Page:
- There are many more settings you can adjust. Keep going, or simply move on to the next task: your profile.
- Is your photo crisp and professional? If not, pick out a better one and upload it.
- Like all social media, LinkedIn search works best with good, specific keywords. For any area you CAN edit, be sure you are using industry words that an employer or colleague would search.
- Take time to view and adjust your public profile. Years ago I made the mistake of neglecting my profile, and I believe that it cost me a chance at a very appealing job. Learn from my mistakes…
What are your favorite LinkedIn tips? Add them to the comments below.
UPDATE: LinkedIn Applications are being replaced with a new feature that lets you add media links to images, presentations, videos, and documents. This is only available if you have the new LinkedIn profile and previously had LinkedIn Applications installed on your LinkedIn account. More details from LinkedIn.
File this one under “the power of social media” or — even better– a lesson in the importance of liberal education. Someone at The Gap made the decision to offer a t-shirt with the slogan “Manifest Destiny” as part of the GQ collection. So what’s the problem?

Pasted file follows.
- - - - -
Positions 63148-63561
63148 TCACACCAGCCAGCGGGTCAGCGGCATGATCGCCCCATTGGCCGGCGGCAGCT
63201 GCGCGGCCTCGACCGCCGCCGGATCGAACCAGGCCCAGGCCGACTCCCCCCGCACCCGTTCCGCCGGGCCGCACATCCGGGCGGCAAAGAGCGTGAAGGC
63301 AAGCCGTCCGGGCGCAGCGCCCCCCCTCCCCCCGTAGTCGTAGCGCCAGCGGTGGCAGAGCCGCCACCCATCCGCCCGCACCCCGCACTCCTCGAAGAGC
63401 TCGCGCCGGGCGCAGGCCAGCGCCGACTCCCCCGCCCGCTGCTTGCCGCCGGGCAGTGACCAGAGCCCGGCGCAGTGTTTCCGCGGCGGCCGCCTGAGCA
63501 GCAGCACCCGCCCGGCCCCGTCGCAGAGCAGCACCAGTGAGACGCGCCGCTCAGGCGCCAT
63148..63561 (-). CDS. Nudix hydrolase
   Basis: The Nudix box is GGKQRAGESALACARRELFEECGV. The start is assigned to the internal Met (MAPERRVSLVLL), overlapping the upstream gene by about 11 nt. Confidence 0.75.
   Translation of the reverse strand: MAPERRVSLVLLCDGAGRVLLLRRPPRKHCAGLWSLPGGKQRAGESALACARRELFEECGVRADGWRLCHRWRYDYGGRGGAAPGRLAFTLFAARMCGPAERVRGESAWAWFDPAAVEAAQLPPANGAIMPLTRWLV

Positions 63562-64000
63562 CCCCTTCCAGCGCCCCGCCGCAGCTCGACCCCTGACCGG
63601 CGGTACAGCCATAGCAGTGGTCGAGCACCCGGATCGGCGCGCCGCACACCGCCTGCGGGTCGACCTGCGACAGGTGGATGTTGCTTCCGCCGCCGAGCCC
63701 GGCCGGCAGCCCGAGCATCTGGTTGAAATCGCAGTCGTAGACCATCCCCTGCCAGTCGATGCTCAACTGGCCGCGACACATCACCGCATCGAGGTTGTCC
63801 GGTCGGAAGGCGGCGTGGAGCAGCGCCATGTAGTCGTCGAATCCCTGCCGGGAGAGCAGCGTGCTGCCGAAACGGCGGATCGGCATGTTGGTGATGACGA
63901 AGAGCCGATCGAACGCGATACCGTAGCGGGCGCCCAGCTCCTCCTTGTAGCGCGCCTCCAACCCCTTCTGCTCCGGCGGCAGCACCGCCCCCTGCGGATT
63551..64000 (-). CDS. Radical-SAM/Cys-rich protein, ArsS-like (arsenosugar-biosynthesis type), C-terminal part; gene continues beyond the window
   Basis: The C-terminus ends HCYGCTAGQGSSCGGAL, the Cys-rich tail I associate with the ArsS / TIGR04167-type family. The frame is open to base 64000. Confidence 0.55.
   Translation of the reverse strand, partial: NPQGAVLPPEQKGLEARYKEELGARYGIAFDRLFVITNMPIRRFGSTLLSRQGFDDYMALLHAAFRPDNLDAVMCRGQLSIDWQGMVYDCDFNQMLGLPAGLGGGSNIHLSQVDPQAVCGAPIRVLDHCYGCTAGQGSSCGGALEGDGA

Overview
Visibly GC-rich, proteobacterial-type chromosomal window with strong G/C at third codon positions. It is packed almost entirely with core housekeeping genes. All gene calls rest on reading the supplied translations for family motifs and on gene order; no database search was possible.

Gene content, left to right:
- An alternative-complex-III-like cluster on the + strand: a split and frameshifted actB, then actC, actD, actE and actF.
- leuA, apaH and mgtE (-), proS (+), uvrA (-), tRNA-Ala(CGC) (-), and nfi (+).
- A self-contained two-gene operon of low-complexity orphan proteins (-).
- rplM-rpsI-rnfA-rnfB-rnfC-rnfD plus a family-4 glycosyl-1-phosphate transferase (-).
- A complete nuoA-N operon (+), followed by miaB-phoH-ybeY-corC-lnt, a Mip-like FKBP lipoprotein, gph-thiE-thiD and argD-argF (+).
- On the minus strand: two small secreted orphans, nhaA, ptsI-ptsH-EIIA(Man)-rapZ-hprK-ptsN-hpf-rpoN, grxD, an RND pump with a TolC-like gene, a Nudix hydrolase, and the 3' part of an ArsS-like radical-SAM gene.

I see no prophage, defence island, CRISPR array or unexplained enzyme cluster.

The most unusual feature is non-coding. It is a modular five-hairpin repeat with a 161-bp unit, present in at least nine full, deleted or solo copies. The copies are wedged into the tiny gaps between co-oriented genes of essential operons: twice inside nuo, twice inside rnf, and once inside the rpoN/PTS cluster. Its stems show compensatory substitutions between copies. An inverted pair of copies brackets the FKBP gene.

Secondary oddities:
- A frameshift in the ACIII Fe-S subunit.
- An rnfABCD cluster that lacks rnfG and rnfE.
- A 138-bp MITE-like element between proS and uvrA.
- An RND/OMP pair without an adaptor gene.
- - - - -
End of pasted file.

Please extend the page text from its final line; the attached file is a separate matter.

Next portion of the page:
While the slogan sounds innocuous enough to some, the problem arises when we review American history. As social media commentary noted, the genocide of native peoples was a shameful part of Manifest Destiny–surely not the message that The Gap intended to promote by creating this shirt.
The lesson here is that it’s not enough to master courses in marketing and advertising–we also need the cultural and historical background that allows us to make informed decisions about what we sell and how we sell it. A liberal education should provide this context, and hopefully help businesses avoid this kind of bad PR.
Alex begins by talking about language, but then there is a shift to customer engagement.Who knew the two were connected?
To me, the lesson is summed up in Alex’s last paragraph:
We expect social media to remain a driving force in the transformation of language and the expansion of our lexicon, dramatically reducing the amount of time it takes for new terms to achieve widespread adoption in the culture. But just as important, we expect social media to be a critical tool in crowdsourcing information back to our organization and other businesses that place a high value on customer engagement.